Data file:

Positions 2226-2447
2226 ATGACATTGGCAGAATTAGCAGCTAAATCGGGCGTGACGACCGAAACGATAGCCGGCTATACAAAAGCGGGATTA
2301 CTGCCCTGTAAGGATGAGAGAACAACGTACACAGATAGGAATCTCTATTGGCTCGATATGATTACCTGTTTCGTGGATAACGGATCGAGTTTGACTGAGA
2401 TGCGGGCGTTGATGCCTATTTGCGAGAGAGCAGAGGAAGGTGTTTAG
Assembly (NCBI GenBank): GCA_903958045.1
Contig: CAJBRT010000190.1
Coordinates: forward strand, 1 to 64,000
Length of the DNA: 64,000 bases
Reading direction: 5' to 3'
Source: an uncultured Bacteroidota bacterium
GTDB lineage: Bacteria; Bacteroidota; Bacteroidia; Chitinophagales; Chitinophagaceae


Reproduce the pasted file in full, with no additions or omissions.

Positions 2226-2447
2226 ATGACATTGGCAGAATTAGCAGCTAAATCGGGCGTGACGACCGAAACGATAGCCGGCTATACAAAAGCGGGATTA
2301 CTGCCCTGTAAGGATGAGAGAACAACGTACACAGATAGGAATCTCTATTGGCTCGATATGATTACCTGTTTCGTGGATAACGGATCGAGTTTGACTGAGA
2401 TGCGGGCGTTGATGCCTATTTGCGAGAGAGCAGAGGAAGGTGTTTAG
Assembly (NCBI GenBank): GCA_903958045.1
Contig: CAJBRT010000190.1
Coordinates: forward strand, 1 to 64,000
Length of the DNA: 64,000 bases
Reading direction: 5' to 3'
Source: an uncultured Bacteroidota bacterium
GTDB lineage: Bacteria; Bacteroidota; Bacteroidia; Chitinophagales; Chitinophagaceae